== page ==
Opinions split over fairy grass solutions

THE Country Fire Authority has encouraged Wimmera land owners to manage fairy grass on their properties.

CFA District 17 operation officer Trevor Ebbels said the authority was aware there was a large amount of fairy grass across the region.

"There has been a lot of discussion at committee levels about how to deal with this on public land and there are a number of solutions being put on the table," he said.

"One of those is pre-summer burning, but it is not economical or environmentally sound to burn everything."

Mr Ebbels said the grass ignited quickly and burned at a rapid pace.

"Fairy grass is a seasonal thing and the wet summer we had last year promoted growth," he said. "In strong wind the grass accumulates against fences and land owners need to try to clear it away to reduce the fire risk, but because they cannot burn it there is a bit of an issue.

"From a CFA perspective we are aware of the problem. We are relying on individuals and land owners to manage the risks on their properties."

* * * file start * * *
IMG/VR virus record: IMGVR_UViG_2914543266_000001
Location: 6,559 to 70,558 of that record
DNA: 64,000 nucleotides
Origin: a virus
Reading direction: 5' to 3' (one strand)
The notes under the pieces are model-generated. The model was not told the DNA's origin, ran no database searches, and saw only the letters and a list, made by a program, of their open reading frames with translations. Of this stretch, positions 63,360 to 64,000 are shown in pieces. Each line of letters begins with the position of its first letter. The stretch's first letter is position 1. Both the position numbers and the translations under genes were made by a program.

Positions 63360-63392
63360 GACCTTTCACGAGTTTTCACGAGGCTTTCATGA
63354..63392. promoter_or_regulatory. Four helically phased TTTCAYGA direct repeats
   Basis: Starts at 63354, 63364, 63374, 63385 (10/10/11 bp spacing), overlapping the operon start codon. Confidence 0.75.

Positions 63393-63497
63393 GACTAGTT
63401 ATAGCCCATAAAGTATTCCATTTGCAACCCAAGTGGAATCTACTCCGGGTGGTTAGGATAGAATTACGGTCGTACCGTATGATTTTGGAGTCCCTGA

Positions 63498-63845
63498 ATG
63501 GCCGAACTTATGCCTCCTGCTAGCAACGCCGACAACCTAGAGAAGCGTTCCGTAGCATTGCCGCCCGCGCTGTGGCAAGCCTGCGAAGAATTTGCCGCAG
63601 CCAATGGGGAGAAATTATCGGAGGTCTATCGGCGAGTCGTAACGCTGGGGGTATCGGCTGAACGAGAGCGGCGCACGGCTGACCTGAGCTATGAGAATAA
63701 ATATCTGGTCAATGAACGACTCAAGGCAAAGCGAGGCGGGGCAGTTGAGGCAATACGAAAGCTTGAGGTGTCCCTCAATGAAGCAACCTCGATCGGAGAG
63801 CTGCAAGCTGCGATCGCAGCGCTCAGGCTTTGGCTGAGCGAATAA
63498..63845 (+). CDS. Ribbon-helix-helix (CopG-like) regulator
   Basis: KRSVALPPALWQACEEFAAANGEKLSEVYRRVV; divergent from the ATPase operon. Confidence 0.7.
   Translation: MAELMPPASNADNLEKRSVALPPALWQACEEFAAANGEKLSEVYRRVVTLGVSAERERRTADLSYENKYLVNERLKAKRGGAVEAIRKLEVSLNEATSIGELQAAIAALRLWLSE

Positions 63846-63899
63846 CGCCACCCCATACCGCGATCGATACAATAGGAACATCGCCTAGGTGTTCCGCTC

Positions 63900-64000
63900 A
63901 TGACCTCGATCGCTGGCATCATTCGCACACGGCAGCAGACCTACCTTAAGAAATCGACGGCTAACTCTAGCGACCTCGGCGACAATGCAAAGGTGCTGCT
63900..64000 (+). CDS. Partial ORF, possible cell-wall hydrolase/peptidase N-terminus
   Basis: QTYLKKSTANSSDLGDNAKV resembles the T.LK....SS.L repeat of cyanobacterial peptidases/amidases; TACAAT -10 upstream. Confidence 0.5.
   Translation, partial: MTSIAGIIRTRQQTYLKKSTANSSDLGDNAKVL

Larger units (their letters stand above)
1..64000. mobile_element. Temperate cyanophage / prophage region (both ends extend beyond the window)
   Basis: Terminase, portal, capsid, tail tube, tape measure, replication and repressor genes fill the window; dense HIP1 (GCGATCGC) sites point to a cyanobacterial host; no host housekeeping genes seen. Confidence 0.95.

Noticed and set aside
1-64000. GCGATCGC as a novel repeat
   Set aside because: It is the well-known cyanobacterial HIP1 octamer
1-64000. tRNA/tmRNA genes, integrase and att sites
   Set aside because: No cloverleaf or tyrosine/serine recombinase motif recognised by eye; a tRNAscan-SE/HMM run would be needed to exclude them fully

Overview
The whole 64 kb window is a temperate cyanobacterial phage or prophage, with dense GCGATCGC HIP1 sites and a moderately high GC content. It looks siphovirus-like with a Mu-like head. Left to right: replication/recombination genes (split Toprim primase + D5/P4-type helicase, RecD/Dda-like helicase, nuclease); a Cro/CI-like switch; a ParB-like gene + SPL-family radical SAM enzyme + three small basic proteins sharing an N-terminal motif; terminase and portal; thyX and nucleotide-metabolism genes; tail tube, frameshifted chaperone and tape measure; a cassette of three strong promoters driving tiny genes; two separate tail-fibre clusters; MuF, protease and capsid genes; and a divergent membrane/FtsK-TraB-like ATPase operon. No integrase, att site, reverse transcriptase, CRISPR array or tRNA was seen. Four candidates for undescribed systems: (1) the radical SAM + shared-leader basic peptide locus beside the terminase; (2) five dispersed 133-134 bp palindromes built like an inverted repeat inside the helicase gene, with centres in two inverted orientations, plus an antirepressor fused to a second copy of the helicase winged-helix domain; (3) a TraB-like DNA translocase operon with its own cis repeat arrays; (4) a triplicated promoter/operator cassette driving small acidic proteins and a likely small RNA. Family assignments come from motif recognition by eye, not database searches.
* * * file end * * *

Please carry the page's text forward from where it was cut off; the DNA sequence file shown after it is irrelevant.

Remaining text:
Department of Sustainability and Environment south-west environment and water officer Geoff Miller said fairy grass invaded bare soil but was gradually replaced by other taller and longer-living species.

"Fairy grass often occurs on areas that have been subject to inundation, such as drying lakes or swamps across all land ownership," he said.

"Extreme infestations might be reduced in the short term by slashing and planned burns, but only when seasonally appropriate.

"The risk of such intervention is the loss of those species that are beginning to out-compete fairy grass naturally."

Mr Miller said the department's preferred method of control was to let natural competition reduce fairy grass colonies.

He said the department was not currently co-ordinating any fairy grass management programs.

Smartphone
Tablet - Narrow
Tablet - Wide
Desktop